“Nick Pivetta, despite already reaching AA at the age of 22, is still a bit of a project. He throws fairly hard (generally 91-94 mph, touching 96) and mixes in three secondary options in his slider, curve, and changeup that show potential but are inconsistent. For a guy with decent stuff, he doesn't pile up the strikeouts (career 6.8 K/9), and he's had occasional struggles with the longball (career 0.8 HR/9) and walks (career 3.0 BB/9). Command both is and isn't an issue for the 6'5" Canadian righty, as he locates the ball well horizontally, but leaves the ball up at times (resulting in the aforementioned home runs). There are a lot of righthanded pitchers in the Nats organization with more upside, and while he can develop into more than just a prospect, he probably ends up as a middle reliever or back of the rotation starter.”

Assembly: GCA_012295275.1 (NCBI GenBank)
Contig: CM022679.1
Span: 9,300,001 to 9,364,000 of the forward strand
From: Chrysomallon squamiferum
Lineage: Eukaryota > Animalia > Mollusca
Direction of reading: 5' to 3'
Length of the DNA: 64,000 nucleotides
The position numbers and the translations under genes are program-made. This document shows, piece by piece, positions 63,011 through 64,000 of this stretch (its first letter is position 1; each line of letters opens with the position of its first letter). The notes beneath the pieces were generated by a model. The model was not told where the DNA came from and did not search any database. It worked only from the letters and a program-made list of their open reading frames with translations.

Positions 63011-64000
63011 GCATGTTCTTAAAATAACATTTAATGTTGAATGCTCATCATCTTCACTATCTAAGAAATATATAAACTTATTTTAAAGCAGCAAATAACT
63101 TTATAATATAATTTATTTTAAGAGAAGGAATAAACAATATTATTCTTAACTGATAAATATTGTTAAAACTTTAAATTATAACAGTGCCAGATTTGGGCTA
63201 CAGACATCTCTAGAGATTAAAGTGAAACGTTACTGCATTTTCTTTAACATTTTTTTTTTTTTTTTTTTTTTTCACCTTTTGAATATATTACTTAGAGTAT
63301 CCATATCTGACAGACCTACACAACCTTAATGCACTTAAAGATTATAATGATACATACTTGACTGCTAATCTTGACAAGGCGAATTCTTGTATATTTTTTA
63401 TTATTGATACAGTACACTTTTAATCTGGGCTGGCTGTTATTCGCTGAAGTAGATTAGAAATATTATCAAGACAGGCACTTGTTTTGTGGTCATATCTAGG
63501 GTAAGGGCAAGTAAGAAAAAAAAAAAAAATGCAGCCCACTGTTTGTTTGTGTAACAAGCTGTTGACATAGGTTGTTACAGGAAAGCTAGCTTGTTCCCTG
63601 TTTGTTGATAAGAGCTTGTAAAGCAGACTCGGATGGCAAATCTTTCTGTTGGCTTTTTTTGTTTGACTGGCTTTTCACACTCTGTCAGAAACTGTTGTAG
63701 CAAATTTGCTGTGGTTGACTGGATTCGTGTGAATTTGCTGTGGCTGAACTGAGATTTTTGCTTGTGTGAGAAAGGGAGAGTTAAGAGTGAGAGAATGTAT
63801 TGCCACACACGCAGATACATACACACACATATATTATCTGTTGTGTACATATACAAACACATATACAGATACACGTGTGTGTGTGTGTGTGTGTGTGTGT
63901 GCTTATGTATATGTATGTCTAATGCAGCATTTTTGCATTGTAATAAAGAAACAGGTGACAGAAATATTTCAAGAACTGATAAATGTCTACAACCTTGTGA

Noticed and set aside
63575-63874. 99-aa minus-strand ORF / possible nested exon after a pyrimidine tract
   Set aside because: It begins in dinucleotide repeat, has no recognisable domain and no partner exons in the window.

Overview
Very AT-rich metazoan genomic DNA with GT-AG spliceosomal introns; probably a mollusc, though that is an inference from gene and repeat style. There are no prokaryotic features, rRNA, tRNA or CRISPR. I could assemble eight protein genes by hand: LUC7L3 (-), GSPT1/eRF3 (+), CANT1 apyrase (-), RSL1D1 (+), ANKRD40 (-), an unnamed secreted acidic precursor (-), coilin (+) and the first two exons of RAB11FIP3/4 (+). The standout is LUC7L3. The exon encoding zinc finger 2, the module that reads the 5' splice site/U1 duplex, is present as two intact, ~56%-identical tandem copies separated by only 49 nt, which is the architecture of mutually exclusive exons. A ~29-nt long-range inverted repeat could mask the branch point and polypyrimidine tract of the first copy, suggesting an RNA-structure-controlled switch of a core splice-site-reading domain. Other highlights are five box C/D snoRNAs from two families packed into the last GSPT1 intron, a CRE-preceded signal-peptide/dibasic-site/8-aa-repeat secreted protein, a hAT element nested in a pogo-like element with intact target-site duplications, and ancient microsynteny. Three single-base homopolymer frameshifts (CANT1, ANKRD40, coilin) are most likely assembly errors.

As a known prospect hater Pivetta is a guy I don’t think about letting go twice. Someone who struggles to crack an organizational top 10 isn’t a guy I’m going to count on. This is a prospect that was made to be traded in a deal like this.
It’s also far away from the price the Nationals would’ve had to pay for a slightly more talented reliever like Kimbrel or Chapman. It might also be less than a less talented reliever like Koji Uehara, Brad Ziegler or Joaquin Benoit, or at least about the same. In simpler terms, this was the best the Nats could get when considering value over cost and a team with World Series aspirations should be maxing out on that at the deadline.
3. This isn’t about Drew Storen
As much as people want to make this some referendum on Drew Storen it isn’t. The Nats and everyone else know Storen is an excellent reliever and one of the best in baseball, but the rest of the pen needs some help and the best way to help is to add another great arm. Mike Rizzo said he talked to Storen before the trade even went down, likely to tell him the same thing. Storen isn’t the target of this trade, he’s an unfortunate casualty and I think any educated evaluator recognizes that.